Wins second long jump Olympic gold at Seoul, South Korea, at 28-7 1/2 and the 100-meter gold (world record 9.92) when Ben Johnson again is DQed in the 100 for steroid use. Second in the 200 to UH’s Joe DeLoach. No. 1 world-ranked in both the 100 and long jump for the sixth time.


Again with a slimmed down long jump schedule he wins all six meets, including 27-8, 28-0, 28-0 1/4 and 27-6 in his four outdoor meets.


Competes in only two long jumps, winning at Barcelona (27-11) and the Seattle Goodwill Games (27-6) and also wins the USA 100 meters in a low-key season preceding the next World Championships.


At age 30, Lewis proves that reports of his demise in the sport are premature with one of the best seasons of his career.

He wins the USA outdoor long jump (28-4 1/4 ) and is second in the 100 (9.93) to Leroy Burrell’s world record 9.90. The Tokyo World Championships is the stage for yet another superb Lewis performance. He reclaims the 100-meter world record in 9.86 ahead of Burrell (9.88), Dennis Mitchell (9.91) and Linford Christie (9.92). In Lewis’ greatest long jump meet ever, he loses his 65-meet win streak when Mike Powell breaks Bob Beamon’s world record by spanning 29-4 1/2 . Lewis has a windy 29-2 3/4 , wind-legal marks of 29-1 and 29-0, a windy 28-11 3/4 and a legal 28-5 3/4 . Two days later, Lewis anchors a 4×100 relay team of Andre Cason, Burrell and Mitchell to a world record 37.50.


Again proving his resiliency, Lewis has to overcome a disappointing Olympic Trials at New Orleans, where, weakened by a respiratory infection, he fails to qualify for the USA team in the 100 or 200. His second in the long jump at 28-0 gets him on the Olympic team for Barcelona, Spain, where Lewis wins his third Olympic gold in the event at 28-5 1/2 . Then, teaming with Mike Marsh, Burrell and Mitchell two days later, Lewis anchors a world-record 37.40 in the 4×100 relay.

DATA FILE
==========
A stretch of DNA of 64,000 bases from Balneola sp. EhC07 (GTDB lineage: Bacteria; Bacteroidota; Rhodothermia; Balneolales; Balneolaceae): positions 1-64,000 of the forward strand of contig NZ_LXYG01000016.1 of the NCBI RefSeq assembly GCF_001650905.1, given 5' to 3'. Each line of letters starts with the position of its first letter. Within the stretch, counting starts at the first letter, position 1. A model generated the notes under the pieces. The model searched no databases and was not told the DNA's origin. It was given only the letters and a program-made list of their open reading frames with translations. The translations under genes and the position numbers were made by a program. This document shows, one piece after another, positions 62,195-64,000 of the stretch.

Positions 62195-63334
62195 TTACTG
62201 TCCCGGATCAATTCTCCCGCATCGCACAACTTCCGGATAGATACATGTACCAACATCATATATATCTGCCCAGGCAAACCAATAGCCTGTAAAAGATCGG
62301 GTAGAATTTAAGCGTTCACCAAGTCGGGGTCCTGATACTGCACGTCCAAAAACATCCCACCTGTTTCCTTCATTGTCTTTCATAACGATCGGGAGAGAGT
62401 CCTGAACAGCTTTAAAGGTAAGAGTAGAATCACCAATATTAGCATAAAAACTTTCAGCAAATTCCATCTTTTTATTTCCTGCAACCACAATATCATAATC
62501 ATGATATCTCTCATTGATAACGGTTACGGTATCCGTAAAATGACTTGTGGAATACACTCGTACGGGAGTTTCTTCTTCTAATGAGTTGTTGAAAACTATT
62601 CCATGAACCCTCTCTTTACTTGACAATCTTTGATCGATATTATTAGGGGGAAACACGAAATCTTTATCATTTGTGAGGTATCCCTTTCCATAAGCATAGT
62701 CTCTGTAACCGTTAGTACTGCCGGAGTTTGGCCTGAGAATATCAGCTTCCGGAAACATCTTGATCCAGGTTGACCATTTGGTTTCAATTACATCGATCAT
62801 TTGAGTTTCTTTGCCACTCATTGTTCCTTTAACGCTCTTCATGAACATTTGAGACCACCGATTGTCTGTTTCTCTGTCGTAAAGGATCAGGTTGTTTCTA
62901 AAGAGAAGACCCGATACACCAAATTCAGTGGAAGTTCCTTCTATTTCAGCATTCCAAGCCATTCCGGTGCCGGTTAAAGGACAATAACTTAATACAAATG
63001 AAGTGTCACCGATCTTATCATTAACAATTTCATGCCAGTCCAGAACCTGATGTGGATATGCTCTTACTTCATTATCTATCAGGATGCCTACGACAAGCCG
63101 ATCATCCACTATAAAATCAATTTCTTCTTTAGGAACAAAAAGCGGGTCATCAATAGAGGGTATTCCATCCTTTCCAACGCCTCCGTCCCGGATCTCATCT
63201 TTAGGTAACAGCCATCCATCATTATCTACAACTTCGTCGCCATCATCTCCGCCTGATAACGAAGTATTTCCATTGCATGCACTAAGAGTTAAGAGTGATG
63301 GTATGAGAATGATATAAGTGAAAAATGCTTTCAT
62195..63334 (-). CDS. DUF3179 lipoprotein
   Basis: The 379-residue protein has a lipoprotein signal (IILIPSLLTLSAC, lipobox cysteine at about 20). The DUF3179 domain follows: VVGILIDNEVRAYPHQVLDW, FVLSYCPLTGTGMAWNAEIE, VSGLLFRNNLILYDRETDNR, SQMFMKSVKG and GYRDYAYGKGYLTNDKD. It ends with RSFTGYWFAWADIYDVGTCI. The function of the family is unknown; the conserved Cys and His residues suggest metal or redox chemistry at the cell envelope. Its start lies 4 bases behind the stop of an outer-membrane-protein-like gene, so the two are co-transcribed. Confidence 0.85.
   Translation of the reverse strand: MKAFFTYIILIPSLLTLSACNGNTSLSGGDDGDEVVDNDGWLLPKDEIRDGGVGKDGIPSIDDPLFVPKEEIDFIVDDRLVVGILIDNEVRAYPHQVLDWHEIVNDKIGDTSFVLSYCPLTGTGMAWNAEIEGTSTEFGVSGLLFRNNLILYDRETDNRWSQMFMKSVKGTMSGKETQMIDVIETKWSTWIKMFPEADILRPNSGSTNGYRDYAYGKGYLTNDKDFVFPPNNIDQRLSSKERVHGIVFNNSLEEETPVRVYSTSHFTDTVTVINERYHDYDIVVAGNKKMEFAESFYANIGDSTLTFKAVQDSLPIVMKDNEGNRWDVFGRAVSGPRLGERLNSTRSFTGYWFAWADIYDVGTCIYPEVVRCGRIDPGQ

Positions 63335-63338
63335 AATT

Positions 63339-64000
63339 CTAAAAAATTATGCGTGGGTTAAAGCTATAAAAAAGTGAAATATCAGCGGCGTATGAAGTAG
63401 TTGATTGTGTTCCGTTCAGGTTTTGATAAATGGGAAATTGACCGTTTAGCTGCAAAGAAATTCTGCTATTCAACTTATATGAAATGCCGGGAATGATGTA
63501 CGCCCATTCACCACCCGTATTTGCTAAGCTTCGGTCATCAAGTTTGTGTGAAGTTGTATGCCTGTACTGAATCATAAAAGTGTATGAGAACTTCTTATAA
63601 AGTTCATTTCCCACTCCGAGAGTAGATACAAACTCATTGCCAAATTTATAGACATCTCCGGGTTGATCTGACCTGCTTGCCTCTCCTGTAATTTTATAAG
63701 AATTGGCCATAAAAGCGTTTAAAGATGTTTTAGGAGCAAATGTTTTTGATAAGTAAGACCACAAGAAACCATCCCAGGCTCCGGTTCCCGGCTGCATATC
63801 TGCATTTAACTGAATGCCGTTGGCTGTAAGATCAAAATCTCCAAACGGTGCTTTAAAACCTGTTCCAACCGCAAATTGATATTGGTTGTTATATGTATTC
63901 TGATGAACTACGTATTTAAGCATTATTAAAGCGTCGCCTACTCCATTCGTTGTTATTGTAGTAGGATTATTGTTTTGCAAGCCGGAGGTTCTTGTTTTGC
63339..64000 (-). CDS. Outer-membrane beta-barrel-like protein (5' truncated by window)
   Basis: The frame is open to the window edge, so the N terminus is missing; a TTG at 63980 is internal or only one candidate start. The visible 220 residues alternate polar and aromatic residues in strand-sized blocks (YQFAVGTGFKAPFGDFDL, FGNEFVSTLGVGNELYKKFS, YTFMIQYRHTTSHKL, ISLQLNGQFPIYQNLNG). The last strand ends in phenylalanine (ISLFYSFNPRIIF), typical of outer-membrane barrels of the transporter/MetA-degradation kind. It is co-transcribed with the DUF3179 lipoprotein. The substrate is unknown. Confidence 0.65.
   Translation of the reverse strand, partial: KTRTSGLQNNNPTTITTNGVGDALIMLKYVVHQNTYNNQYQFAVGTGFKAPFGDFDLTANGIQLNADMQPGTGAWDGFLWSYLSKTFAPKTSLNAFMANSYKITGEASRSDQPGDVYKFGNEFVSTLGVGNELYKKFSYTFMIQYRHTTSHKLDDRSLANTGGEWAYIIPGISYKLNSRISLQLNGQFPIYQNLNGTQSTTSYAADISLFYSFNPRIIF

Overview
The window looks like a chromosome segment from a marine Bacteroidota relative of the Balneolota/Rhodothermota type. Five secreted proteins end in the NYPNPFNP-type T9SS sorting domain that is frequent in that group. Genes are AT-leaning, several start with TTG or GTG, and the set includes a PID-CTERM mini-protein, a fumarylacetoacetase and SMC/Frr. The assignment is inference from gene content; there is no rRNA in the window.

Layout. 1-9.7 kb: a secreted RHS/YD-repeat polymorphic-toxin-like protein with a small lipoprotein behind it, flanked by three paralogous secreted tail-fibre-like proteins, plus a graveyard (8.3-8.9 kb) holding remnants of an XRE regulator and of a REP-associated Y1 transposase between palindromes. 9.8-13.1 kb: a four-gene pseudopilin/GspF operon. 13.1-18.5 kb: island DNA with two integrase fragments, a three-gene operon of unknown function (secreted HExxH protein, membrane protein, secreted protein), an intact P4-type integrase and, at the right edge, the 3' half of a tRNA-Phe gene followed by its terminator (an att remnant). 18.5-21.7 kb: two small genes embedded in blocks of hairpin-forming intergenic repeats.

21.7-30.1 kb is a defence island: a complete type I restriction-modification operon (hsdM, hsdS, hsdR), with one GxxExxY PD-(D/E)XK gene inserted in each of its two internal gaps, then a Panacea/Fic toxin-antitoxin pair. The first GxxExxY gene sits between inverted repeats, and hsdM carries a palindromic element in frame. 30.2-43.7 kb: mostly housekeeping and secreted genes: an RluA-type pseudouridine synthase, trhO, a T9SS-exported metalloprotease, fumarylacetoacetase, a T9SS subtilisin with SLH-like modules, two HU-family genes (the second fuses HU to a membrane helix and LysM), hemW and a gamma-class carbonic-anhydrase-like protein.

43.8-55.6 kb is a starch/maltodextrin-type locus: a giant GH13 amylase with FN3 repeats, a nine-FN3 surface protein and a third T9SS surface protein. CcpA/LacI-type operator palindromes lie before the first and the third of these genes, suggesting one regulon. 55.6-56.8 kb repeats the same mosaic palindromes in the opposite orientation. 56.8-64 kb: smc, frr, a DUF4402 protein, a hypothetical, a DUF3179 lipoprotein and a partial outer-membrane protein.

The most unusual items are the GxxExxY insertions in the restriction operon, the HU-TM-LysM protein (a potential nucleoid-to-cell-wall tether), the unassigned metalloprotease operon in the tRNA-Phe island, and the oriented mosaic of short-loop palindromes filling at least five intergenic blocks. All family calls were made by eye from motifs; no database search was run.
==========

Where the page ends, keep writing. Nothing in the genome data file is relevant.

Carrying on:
Passing up the long jump this season, Lewis qualifies for the World Championships at Stuttgart, Germany, in both sprints and places fourth in the 100 and third in the 200.


In a relatively light year, competes just twice in the long jump and in a handful of 100-meter races but teams with Marsh, Burrell and Floyd Heard as the Santa Monica Track Club unit sets a world record of 1:18.68 in the 4×200 relay at Walnut, Calif.


Qualifies for the World Championships by placing second (27-8 3/4 windy) in the USA nationals, but an injured hamstring suffered at the Olympic Festival sidelines him for the world meet at Gotenborg, Sweden.


After placing eighth and fifth in the 100 and 200, respectively, at the Olympic Trials, Lewis qualifies for the U.S. team in the long jump by the slimmest of margins, claiming the third and final position by one inch over Mike Conley, 27-2 3/4 to 27-1 3/4 . Two months later at the Games, Lewis wins the long jump gold for the fourth time. His third-round mark of 27-10 3/4 holds up over Jamaican James Beckford (27-2 1/2 ). It is Lewis’ ninth gold medal, equaling the most won by anyone (with Finland’s Paavo Nurmi in track and Larisa Latynina of the Soviet Union in gymnastics) in Olympic competition.


He ends his competitive career at the Aug. 26 Berlin Grand Prix, anchoring the winning 4×100 relay with Donovan Bailey, Burrell and Frank Fredericks. Santa Monica TC teammates Marsh, Burrell and Heard join Lewis for an exhibition 4×100 relay at Robertson Stadium on Saturday, Sept. 13, his final race.